Just One

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And He had to pass through Samaria. So He came to a town of Samaria called Sychar, near the field that Jacob had given to his son Joseph. Jacob's well was there; so Jesus, wearied as He was from His journey, was sitting beside the well. It was about the sixth hour. A woman from Samaria came to draw water. Jesus said to her, “Give me a drink.” (For his disciples had gone away into the city to buy food.) The Samaritan woman said to Him, “How is it that You, a Jew, ask for a drink from me, a woman of Samaria?” (For Jews have no dealings with Samaritans.) Jesus answered her, “If you knew the gift of God, and who it is that is saying to you, ‘Give Me a drink,’ you would have asked Him, and He would have given you living water.” The woman said to him, “Sir, You have nothing to draw water with, and the well is deep. Where do you get that living water? Are You greater than our father Jacob? He gave us the well and drank from it himself, as did his sons and his livestock.” Jesus said to her, “Everyone who drinks of this water will be thirsty again, but whoever drinks of the water that I will give him will never be thirsty again. The water that I will give him will become in him a spring of water welling up to eternal life.” John 4:4-11

Insight

Today’s passage is easily one of my favorite interactions with Jesus recorded in the gospels. Each time I read it, a new insight and truth arises from it. Out of the numerous lessons to learn from Jesus’ interaction with the Samaritan woman, there are two that stand out above the rest. 

The first is Jesus’ desire to be counter-cultural. The woman was astonished at the fact Jesus would even talk to her because of the respective groups they belonged to. It’s an understatement to say that there was bad blood between the Jewish people and the Samaritans. Interaction between the two was frowned upon. This social faux pas didn’t matter to Jesus. Even though Jesus was Jewish, being God’s Son took priority and served as His focus. As God’s Son He did not stay confined to the cultural norms, rather He found ways to bring healing to relationships between enemies.

In a way, no one was safe from an interaction with Jesus. Jesus did not allow the cultural boundaries deter Him from engaging in a relationship. No upbringing, skin color, or religious beliefs kept Jesus from entering into the lives of others. He did not see the labels society placed on an individual; He saw a person who needed to know they were valued and seen.

The second lesson we learn from this passage is how this interaction pushes against our desire to earn and prove our worth. When Jesus told the woman about the living water He could give her, her immediate response was, “You have nothing to draw water with, and the well is deep.” The woman knew how wells worked. The woman could not wrap her mind around having access to water without some sort of way to get it. I have retrieved water out of a well before, and it is not an easy task. The process of gathering water consumes energy as you crank a handle to get a bucket down a well, let the bucket fill up, and then crank a full pail back up.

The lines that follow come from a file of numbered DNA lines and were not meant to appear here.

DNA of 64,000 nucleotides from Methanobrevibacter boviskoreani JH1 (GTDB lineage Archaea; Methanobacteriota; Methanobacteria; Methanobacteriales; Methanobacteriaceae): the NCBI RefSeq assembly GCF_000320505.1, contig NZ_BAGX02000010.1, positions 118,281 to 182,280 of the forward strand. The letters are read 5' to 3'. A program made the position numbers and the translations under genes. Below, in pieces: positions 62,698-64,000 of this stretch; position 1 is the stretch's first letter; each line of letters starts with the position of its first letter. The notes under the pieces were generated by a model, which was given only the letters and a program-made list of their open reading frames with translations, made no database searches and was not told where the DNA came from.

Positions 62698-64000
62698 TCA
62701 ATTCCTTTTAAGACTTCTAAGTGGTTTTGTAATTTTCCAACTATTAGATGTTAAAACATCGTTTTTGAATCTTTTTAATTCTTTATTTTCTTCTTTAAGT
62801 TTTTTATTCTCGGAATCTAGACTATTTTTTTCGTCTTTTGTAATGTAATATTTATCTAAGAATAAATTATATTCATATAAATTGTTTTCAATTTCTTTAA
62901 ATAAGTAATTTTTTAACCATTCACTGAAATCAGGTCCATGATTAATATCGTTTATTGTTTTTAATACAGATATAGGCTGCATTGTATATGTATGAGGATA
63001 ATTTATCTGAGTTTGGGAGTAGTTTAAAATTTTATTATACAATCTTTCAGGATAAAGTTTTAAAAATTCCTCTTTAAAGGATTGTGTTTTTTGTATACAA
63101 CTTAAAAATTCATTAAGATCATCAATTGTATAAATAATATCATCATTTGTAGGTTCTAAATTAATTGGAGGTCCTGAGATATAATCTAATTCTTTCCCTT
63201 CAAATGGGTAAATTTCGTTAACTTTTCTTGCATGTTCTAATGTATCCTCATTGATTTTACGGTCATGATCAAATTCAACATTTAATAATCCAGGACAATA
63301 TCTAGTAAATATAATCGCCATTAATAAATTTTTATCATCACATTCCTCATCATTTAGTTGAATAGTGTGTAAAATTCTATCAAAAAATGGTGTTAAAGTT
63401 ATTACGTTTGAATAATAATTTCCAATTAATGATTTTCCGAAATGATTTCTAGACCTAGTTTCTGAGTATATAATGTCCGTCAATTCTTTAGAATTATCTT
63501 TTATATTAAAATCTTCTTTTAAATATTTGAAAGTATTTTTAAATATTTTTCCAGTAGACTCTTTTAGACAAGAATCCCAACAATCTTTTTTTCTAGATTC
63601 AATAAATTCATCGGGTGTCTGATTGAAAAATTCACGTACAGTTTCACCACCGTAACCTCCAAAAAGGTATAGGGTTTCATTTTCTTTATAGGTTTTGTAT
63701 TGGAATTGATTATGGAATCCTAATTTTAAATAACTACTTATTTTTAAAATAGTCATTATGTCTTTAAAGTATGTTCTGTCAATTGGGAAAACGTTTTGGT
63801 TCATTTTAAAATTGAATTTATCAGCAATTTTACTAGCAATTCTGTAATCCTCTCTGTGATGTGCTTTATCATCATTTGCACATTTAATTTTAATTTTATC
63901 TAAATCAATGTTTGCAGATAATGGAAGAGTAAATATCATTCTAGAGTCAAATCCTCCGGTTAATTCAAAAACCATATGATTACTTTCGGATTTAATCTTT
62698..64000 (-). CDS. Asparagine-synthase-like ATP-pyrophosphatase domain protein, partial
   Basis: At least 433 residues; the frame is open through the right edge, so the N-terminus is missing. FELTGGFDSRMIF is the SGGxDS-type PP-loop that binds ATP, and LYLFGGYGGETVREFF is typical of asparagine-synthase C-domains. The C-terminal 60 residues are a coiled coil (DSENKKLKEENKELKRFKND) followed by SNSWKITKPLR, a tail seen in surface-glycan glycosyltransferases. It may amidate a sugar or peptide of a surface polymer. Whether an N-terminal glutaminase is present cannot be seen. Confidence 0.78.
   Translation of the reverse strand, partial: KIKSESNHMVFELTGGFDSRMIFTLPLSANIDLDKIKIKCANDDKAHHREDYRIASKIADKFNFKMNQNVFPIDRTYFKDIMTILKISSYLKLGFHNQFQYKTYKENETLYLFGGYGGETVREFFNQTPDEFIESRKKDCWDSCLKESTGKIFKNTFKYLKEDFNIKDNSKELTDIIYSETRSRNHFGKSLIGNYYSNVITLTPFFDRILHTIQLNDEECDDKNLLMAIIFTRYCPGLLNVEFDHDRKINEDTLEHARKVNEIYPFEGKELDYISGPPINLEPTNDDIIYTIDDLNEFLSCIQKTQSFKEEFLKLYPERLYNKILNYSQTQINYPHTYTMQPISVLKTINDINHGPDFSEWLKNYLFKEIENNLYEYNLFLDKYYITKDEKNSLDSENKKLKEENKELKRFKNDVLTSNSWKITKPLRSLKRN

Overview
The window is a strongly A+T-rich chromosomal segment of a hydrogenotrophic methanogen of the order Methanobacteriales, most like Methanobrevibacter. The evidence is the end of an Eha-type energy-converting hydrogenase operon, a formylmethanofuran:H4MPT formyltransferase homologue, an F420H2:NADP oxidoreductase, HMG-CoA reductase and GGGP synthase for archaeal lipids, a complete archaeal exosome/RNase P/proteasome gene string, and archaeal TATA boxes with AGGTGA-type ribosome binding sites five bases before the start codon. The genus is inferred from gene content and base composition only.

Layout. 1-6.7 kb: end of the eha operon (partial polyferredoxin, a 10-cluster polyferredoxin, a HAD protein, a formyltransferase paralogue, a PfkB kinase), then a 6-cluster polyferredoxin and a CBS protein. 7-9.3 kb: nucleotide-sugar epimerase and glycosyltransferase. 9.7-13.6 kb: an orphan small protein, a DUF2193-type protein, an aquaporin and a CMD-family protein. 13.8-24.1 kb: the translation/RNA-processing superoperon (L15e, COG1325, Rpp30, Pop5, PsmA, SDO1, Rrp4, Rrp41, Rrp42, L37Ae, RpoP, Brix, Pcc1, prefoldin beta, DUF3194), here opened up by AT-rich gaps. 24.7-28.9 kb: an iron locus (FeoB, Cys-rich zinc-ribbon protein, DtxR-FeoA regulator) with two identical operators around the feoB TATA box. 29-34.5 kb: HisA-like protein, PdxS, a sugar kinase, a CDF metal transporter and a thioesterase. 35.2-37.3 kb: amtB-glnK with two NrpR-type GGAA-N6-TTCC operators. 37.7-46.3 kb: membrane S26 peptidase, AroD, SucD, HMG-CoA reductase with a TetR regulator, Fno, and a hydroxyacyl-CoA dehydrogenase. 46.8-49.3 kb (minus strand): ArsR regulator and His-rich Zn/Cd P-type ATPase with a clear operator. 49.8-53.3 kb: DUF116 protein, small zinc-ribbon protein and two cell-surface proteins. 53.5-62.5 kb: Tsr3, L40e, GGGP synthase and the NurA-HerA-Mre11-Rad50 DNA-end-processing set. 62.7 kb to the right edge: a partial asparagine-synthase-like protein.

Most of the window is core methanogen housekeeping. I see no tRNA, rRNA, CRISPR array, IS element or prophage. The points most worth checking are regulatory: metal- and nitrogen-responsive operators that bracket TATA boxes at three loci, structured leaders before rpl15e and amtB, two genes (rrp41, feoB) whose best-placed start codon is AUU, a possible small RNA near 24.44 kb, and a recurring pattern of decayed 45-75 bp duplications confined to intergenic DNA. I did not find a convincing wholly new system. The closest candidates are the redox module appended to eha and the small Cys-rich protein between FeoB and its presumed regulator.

Jesus wants her to understand that the living water He has is freely given. She’s not able to be earn it. I’m sort of like the Samaritan woman, I also struggle with trying to earn something that is given freely to me. We all have our life-long struggles, and for me it is the desire to earn God’s grace. My response when I sin is not to confess and instantly receive the freely given forgiveness God has for me. My response when I sin is to focus on the list of things I can do to “earn” God’s forgiveness. I tell myself I need to double my quiet time, only listen to worship music, or donate to a missionary before I can dare ask for forgiveness. Yet, the truth is immediately after I sin I can confess and receive God’s forgiveness and grace.

Coming face-to-face with Jesus changes everything for us. A truth I cling to is that it only takes one glimpse of Jesus to change us forever. There is a song I love by Jonathan and Melissa Helser called “Just One.” It speaks about the reality of how just one glimpse, word, or interaction with Jesus changes everything. We see this played out in Jesus’ interaction with people all throughout the Bible. No one ever left an encounter with Jesus the same, including us. Whether we have never had an interaction with Jesus, or we have had several, He influences our lives.

Reflection

  • What influence have your encounters with Jesus had on your life? 

  • As you continue to have encounters with Jesus, we’d encourage you to journal them. When you are going through a rough season, recounting those encounters will remind you of His faithfulness towards you over time. 

Prayer

Father, thank you for having encounters with us. How unreal is it to think the Savior of the world still desires to have intimate encounters with His children. I pray I would never take those encounters for granted, and realize the deepening of our relationship that each encounter brings. I am grateful for Your love for me. In Your name, Jesus. Amen.

PC3 writer Davy Nance wrote today’s devotional.


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